The whole world is your living room.
That’s how it feels sometimes because you don’t know any better place for relaxing than the outdoors. With a shady tree as your easy chair, birdsong as your music and your dog nearby, you could be outside 24/7.
You and your furry best friend do everything together: hunting, fishing, exploring, observing. And in the new book “The Dogs and I” by Kenny Salwey, you’ll see that man + dog + outdoors = a pretty good life.
When Kenny Salwey was about 4 years old, he was attacked by a dog – in a good way. The pooch’s name was Brownie, and Salwey remembers coming around the corner of his parents’ house as Brownie knocked him to the ground and “thoroughly washed my face, which no doubt needed it anyway.” That was the first dog Salwey remembers loving, but Brownie was far from the last.
Rover was 6-year-old Salwey’s first hunting pal. It Salwey’s their job to rid the farm of feed-destroying sparrows, and Rover was good at flushing them out. He was also a good fishing companion on lazy summer afternoons, as Salwey remembers.
Teddy, who joined the family later, was a coddled Mama’s boy and Salwey’s mother encouraged it by fussing over the dog. Then along came Pepper, who lived up to his spicy name. Pepper sure made a fine squirrel dog, though.
Once he got out of the army in the 1960s, Salwey — who missed life “on the lovely little farm tucked away back in the hill country” — got a dog as soon as he could. Old Spook was almost a throwaway, but he became a once-in-a-lifetime dog for Salwey: they were hunting companions, fishing buddies, and “inseparable” best friends for 16 years. It broke Salwey’s heart when Spook died but “Old Spook helped me better understand the great Circle of Life.”
Spike followed Spook, and fish-retrieving Joey Girl came afterward. There was Spider, Travis and Webster before the travel bug bit the Salweys and they decided against having another pooch. Traveling was a dream come true, but coming and going is hard on a pup.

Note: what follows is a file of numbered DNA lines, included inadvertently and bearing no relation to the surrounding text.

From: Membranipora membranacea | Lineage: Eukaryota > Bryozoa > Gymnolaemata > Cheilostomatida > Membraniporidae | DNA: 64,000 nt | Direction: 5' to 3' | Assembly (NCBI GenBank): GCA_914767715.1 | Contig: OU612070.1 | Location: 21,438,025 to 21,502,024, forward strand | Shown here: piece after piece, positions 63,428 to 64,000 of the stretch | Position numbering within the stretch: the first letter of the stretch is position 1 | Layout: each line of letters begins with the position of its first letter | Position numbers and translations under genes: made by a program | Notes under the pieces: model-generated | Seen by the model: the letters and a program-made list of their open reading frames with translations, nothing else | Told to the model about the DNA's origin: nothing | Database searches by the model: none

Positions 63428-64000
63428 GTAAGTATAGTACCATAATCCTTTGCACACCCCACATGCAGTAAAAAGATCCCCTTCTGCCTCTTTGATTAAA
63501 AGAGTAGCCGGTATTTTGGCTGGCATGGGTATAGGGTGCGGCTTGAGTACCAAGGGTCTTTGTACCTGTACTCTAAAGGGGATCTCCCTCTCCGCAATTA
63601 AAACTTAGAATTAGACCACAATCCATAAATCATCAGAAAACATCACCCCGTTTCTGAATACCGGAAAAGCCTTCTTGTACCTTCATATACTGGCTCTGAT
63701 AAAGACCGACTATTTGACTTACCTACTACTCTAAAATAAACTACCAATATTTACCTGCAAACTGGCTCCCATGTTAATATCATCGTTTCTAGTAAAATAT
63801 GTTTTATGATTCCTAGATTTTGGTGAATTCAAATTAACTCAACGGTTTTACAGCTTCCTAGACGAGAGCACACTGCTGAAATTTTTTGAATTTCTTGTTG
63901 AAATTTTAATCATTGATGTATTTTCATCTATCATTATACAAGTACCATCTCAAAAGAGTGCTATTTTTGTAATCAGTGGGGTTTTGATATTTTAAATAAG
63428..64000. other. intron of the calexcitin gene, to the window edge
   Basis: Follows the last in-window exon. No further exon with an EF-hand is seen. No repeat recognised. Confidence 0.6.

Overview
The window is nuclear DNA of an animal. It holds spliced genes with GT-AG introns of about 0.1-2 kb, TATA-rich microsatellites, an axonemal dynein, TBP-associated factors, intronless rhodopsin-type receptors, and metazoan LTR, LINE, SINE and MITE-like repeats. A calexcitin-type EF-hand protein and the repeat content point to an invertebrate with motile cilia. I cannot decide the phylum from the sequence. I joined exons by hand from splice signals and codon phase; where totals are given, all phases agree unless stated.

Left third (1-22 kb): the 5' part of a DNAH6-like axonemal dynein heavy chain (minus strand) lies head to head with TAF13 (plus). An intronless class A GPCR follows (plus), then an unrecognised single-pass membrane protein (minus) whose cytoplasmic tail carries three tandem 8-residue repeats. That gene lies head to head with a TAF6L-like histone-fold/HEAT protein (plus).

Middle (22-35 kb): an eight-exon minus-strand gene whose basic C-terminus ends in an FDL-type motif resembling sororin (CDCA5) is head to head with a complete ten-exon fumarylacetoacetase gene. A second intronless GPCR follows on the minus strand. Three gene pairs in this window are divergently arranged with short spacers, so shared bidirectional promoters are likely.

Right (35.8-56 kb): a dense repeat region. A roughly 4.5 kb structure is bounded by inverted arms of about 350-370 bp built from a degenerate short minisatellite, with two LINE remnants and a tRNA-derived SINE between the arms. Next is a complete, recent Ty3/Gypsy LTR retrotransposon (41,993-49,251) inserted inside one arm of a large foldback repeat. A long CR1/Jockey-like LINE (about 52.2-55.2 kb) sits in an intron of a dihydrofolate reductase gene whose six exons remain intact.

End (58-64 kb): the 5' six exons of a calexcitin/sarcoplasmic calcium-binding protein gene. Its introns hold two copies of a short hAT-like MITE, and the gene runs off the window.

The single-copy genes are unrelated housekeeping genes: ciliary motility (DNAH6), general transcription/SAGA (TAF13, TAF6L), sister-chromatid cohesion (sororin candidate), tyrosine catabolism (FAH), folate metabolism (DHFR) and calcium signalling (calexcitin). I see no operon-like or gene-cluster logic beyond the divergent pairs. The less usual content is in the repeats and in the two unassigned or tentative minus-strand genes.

Still, what’s a River Rat without his swamp dog?
While it’s true that anybody can read “The Dogs and I,” there’s no doubt in my mind that outdoorsy teens — particularly, maybe, boys — will love this book best.
That’s because Salwey speaks the language of a lover of the land. Salwey’s words are thoughtful and earth-kind, evoking old-time sentiments mixed with modern sustainability. Every duck or pheasant hunter who owns this book will think of his favorite hunting spot as he reads; every fisherman will recognize the feeling of knowing something’s been hooked; and both will remember their own four-legged companions, without whom the sport is just no fun.
I think outdoorsmen (and women) ages 13 to 17 will love this book, and they can easily share it with their dads and granddads, too. For hunters, fishers, and lovers of Labs, “The Dogs and I” is a world of good reading.
View publishes Terri Schlichenmeyer’s reviews of books for teens and children weekly.